This brief three-day exhibition of fifteen emerging Scottish painters was organised and mounted by the peripatetic Rafiki Gallery in The Biscuit Factory, an abandoned warehouse converted into a multi-arts centre in Leith. Fortunately, many of the original structural fittings have been left in place and on this occasion, allowed the richly coloured works in the exhibition to stand out strongly against a background of rusting cast iron beams and columns.
Leo Sartain, who runs The Rafiki Gallery and curated this exhibition, hung the paintings in an intelligent and intriguing manner so that the spectator was constantly allowed the opportunity to view, compare and play off many of the pictures against each other. This, I would contend, should always be one of the strong attractions and critical purposes of any good group exhibition.
Another intriguing aspect of Abstract Zeitgeist was the title, as both words, in the context of the paintings on display, seemed initially at least, a little dubious and debatable. Leaving aside the Zeitgeist issue for a moment, I certainly experienced doubts concerning the use of the term 'Abstract' as applied to some of the work in this exhibition where traces of figuration could readily be found.
As an historian of modern art, I would concede that abstraction was never a clearly defined concept. It has continued to develop and change in form and intent since Kandinsky claimed to have painted the first abstract picture over a century ago. Even in its initial phase, there was a clear split in abstraction, between, on the one hand, a strongly motivated spiritual purpose as found in the art of say, Kandinsky and Mondrian, and on the other hand, by the decidedly materialistic approach of the Russian Constructivists. By the mid-twentieth century, abstract painting had changed and turned in on itself, becoming more and more hermetic and autonomous, especially through the influential critical writings of Clement Greenberg.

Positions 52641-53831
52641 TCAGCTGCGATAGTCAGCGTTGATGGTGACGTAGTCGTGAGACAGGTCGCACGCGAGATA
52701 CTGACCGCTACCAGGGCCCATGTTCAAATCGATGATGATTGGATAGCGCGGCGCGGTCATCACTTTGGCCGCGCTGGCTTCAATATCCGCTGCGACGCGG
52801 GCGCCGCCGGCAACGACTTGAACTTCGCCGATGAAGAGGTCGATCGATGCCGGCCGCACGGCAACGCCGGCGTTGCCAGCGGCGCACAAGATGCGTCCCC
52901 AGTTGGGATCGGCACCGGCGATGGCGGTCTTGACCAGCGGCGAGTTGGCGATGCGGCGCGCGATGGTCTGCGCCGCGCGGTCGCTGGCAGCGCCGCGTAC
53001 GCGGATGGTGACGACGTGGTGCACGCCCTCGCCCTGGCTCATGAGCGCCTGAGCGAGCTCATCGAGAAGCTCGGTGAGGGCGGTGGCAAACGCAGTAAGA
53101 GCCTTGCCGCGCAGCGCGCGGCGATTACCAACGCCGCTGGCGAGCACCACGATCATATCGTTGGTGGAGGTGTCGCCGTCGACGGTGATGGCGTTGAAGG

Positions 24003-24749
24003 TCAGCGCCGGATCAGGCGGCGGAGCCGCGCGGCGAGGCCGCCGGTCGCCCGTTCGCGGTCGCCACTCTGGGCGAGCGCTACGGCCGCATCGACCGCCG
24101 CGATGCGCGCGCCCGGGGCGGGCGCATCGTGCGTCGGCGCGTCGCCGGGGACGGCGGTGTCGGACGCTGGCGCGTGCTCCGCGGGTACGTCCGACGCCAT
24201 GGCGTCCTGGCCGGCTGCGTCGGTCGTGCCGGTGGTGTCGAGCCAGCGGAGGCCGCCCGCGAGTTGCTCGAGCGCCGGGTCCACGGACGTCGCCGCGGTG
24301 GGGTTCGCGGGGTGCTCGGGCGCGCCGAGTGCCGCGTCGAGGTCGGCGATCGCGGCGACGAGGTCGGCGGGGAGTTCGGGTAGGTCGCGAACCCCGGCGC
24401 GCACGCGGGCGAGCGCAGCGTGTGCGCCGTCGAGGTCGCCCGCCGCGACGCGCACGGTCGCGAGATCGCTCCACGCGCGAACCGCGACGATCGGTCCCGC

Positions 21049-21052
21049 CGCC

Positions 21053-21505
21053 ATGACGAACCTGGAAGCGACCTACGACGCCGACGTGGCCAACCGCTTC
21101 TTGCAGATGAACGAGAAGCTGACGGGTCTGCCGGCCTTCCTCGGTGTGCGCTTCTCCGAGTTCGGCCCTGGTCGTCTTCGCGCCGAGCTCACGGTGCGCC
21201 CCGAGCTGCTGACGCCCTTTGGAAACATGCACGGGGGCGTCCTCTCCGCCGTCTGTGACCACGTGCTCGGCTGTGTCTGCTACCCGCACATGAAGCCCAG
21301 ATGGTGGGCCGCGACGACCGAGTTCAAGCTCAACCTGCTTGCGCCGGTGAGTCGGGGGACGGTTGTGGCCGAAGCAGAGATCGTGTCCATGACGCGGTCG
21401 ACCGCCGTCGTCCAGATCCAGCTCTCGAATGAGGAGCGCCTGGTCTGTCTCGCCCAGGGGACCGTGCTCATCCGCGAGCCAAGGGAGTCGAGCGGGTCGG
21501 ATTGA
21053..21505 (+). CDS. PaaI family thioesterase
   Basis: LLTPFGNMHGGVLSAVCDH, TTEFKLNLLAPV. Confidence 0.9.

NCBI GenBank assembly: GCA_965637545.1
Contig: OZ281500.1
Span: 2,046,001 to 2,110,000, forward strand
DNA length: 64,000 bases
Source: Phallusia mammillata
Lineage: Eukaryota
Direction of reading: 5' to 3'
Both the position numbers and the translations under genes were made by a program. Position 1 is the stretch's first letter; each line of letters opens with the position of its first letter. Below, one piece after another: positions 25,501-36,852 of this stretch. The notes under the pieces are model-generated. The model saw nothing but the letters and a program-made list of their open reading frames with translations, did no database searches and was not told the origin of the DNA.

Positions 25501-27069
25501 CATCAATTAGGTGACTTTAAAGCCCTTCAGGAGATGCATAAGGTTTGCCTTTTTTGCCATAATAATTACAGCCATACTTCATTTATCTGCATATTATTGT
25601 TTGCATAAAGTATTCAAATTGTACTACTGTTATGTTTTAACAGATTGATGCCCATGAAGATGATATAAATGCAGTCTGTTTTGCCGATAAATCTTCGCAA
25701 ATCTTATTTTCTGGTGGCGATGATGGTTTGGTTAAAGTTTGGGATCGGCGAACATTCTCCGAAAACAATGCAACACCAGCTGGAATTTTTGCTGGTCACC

Until fairly recently, you wouldn’t need to have been an out and out Greenbergian formalist to raise an eyebrow at some of the works in this group abstract show. Now however, in our postmodern era, where everything seems to be in a constant state of flux, the previous demarcation lines, which separated one type of art from another, have been gradually blurred. This could readily be applied to the former distinction between figurative and abstract art. Thus 'Zeitgeist' in title is in tune with the amorphous nature of the exhibition and the world we now live in.
What of the word 'Abstract' in the title, is that also appropriate? Maybe not, for it comes with too much historical and theoretical baggage. Perhaps a better term might be 'free painting' as all the participants in this exhibitions demonstrated an admirable freedom in experimentation with an array of pictorial languages and painterly effects. Thus the visitor should take away from this exhibition the reassuring feeling that Scottish painting has a promising and exciting future in the hands of younger artists committed to seeking out their own personal ways of engaging with the contemporary world.
Abstract Zeitgeist was exhibited at The Biscuit Factory, Edinburgh between 10-12 September 2021